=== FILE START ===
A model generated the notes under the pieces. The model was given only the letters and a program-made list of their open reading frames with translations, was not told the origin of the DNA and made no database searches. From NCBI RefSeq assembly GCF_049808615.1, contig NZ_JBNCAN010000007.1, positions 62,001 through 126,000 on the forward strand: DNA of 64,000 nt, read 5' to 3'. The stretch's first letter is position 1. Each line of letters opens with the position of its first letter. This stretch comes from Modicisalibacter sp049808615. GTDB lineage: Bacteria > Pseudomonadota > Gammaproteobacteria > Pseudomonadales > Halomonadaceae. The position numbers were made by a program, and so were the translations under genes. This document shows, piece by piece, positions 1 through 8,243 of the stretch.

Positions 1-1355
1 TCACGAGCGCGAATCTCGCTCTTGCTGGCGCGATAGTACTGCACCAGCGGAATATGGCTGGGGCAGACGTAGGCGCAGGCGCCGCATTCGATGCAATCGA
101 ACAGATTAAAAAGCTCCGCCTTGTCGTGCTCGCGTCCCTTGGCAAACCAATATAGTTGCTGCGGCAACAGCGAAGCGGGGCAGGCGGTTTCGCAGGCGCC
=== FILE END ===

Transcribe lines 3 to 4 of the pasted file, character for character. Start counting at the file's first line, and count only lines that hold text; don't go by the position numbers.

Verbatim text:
1 TCACGAGCGCGAATCTCGCTCTTGCTGGCGCGATAGTACTGCACCAGCGGAATATGGCTGGGGCAGACGTAGGCGCAGGCGCCGCATTCGATGCAATCGA
101 ACAGATTAAAAAGCTCCGCCTTGTCGTGCTCGCGTCCCTTGGCAAACCAATATAGTTGCTGCGGCAACAGCGAAGCGGGGCAGGCGGTTTCGCAGGCGCC